Here's the crux of your legal case that you should emphasize in your motion/petition:
1) You have an agreement to pay a total of $5,000 in back rent along with your monthly payments.
2) You have been making these payments (monthly rent plus arrears) and are CURRENT right now under the terms of the agreement (if that's the case).
3) The landlord has accepted X (find out how many) payments from you 3-5 days late under the current agreement and has thus waived their ability to evict based on untimely payment without giving you some kind of advance notice that they would do so the next time you were late.
Hope this helps. Good luck!
Hello again!! Have one last question I'm sorry. I just learned that the new management bought the property just as meaning balance is zero. The back rent that I owe was from the previous owner. Is there something I can do about it? I really don't have funds. ;(((
I don't completely understand. Is the new management company admitting that you are current (and owe $0 as of today) OR are they saying that you still owe them the balance of the $5,000 and are behind on those back rent payments?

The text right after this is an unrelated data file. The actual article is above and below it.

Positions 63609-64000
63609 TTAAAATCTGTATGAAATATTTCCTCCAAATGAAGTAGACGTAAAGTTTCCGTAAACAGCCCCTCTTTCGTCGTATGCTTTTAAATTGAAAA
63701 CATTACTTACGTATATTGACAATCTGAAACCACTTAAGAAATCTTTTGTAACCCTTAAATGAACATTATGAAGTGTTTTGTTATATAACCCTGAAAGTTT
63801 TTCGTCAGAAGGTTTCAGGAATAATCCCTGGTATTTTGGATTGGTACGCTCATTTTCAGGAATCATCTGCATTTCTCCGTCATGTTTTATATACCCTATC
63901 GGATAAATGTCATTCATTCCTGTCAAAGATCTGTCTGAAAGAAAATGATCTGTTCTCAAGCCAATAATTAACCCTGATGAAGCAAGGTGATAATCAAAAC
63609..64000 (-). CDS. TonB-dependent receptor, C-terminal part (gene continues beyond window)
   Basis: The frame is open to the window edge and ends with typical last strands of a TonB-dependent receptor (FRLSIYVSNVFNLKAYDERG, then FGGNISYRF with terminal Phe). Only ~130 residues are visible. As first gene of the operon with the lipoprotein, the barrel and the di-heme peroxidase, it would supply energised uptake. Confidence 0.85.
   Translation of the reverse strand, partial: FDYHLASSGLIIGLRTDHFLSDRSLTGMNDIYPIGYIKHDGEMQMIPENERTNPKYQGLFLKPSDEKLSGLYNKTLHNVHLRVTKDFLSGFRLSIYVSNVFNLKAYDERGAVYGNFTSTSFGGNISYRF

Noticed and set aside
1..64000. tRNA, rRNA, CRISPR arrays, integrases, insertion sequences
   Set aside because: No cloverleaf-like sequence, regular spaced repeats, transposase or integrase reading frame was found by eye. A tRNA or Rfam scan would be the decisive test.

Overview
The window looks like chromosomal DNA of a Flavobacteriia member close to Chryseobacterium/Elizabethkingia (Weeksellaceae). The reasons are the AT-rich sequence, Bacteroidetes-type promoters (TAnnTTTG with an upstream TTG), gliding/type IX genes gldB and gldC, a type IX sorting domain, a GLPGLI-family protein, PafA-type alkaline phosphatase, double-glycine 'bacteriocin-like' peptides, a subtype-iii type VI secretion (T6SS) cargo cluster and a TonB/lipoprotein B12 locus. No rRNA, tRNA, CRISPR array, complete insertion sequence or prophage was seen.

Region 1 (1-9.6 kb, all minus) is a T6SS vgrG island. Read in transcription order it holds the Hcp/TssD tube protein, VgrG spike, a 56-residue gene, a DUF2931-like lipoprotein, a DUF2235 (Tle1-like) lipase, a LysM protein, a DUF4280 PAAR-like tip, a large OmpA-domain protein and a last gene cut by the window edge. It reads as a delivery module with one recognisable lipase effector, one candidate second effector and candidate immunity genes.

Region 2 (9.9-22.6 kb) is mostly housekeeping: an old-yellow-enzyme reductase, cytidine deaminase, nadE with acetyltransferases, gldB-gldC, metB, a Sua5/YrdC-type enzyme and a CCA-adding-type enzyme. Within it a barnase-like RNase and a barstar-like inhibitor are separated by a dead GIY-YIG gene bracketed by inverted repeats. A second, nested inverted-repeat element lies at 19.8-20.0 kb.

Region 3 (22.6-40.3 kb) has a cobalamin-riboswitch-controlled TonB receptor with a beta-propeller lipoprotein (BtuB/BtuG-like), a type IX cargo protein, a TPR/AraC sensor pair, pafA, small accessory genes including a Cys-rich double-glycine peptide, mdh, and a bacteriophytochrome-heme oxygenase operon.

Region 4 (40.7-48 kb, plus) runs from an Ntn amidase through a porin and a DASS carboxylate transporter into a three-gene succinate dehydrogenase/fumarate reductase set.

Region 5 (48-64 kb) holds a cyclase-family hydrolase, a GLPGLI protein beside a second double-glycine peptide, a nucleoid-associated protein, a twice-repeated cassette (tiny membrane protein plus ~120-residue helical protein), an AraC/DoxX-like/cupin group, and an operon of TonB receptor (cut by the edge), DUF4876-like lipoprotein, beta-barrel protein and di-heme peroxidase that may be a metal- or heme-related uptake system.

If they are saying you owe $0, you can use this statement against them in court and likely prevail if this is properly argued (as the new landlord would basically be admitting that you are current). If they are saying you still owe them the balance of the $5,000, make them produce the written contract you signed agreeing to pay the $5,000; if they have this written contract, you might want to argue that they waived their right to timely payments by accepting late payments in the past (if you ever paid the old landlord late, the new landlord would have no way to really dispute this assertion without calling the old landlord into court).
Either way, I would STRONGLY advise consulting a local attorney to assist you with this matter. I am extremely concerned that you will be evicted in spite of the fact that you have several potentially valid defenses if you do not hire an attorney.
Florida attorney focusing on foreclosure, bankruptcy, landlord-tenant law, and commercial litigation.